film that no one has the right mind to tell her that she is in no way
shape or form capable of caring even Kouric’s shoes.
I will give Starla credit, as she does have a plan of attack to get what
she wants, a 50 point plan to be precise.
First on her list of goals is to become elected Miss Beef at a
local beauty pageant, a ceremony that occupies the film’s only real
funny moments, where the contestants dance around the stage, wearing
bikinis that look like cow hides, and shoot off fake pistols.
However, this is not a “beauty pageant”, in her mind, but
rather a “celebration of all that is positive about modern American
women.” Oh, and her other
strategy for winning is to thank God as many times as possible. Hey, she lives in the Bible belt of America, after all.
playing the God card somewhat backfires for our young achiever, as her one
friend Ashley Lopez-Lopez (BTW – funny names are always a desperate cry
for a laugh) tricks her and instead uses God in her speech.
Starla must now come up with something new, and she does.
In order to win back the audience and judges, Starla uses her time
to tell them just how important the community is to her, so important that
she informs everyone that her family is going to share their home with a
foreign exchange student from France.
Of course, in an earlier scene she let her parents know just how
much she hated the idea, but being the irrepressible and conniving
attention-seeker that she is, Starla is willing to do anything to win
next day Starla and her family go to the airport to pick up the new French
arrival. The exchange student
– Genevieve LePlouff (the always charming and unrelentingly cute Piper
Perabo) a meek and mousy looking girl, who wears the semi-French-obligatorical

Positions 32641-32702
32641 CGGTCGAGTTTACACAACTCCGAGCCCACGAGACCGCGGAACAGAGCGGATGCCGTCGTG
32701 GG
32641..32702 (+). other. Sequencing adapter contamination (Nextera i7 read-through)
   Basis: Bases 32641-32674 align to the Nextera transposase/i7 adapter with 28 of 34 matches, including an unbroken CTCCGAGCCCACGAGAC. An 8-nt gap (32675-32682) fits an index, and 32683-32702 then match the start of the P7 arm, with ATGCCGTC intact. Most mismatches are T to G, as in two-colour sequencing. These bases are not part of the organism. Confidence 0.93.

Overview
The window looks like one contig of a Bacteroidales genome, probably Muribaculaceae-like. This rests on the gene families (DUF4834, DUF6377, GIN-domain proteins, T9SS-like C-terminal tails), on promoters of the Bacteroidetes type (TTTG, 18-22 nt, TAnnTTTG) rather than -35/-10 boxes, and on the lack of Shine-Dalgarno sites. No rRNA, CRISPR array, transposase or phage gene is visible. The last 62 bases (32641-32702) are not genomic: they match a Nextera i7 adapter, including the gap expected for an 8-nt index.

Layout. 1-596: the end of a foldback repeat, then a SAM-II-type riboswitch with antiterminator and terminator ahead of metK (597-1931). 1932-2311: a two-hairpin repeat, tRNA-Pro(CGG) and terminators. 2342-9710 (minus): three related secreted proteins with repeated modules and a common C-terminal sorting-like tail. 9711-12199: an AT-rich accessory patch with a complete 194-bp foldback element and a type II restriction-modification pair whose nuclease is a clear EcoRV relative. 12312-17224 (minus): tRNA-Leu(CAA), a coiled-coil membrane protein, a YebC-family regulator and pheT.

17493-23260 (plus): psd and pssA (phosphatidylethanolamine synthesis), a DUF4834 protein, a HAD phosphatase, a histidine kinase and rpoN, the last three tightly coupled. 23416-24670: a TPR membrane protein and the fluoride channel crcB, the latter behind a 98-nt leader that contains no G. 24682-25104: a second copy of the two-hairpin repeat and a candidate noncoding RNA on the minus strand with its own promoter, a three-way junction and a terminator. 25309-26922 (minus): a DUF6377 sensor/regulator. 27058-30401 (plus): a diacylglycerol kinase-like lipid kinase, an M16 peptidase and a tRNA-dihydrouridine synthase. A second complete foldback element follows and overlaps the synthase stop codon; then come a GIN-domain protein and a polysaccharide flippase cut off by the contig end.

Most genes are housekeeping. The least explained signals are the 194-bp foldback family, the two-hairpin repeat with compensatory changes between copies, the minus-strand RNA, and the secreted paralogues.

thick horn-rimmed glasses and speaks in an even thicker accent.
However, Genevieve is so incredible pleasant and nice and treats
meeting Starla like meeting God. However,
behind Genevieve’s meagre and modest exterior lies something fiercer.
Through a series of events that I will not disclose, Genevieve
manages to manipulate herself into Starla’s family’s “circle of
trust” as well as curbing the appreciation of all those at school that
once worshipped Starla.
things go from bad to worse for Starla, as the swift and cunning Genevieve
subsequently manages to completely cut off and alienate Starla from her
friends, family, school and (dear Lord in Heaven) community and takes over
the teen queen’s life as the local popular sexpot.
However, Starla will not sit down and take a beating because, as
she once points out, "Philosopher Fred Nietzsche said, 'That which
doesn't kill you will make the person wish they had, cause they're going
to get their ass kicked for messing with you...or something like
that!" Starla then
embarks, with a little help from her brother Randolph (Jessie James) and
the local boy-next-door heartthrob Ed (Trent Ford), on a plot of her own
to reveal what is hidden under Genevieve’s beret.
guess that on superficial levels director Melanie Mayron tries to make a
version of ALL ABOUT EVE with equal parts CLUELESS, ELECTION, and DROP
DEAD GORGEOUS, except worse.
The problems with this film are numerous.
Firstly, the gags and humor are non-existent.
The film has a force-fed mentality to presenting the laughs where a
more natural approach would have been better.
Funny names, accents, ethnocentric jokes, and pratfalls only will
carry a film so far. One
example of the film’s desperation for chuckles occurs when Starla
notices that her little brother is reading the collective works of Phillp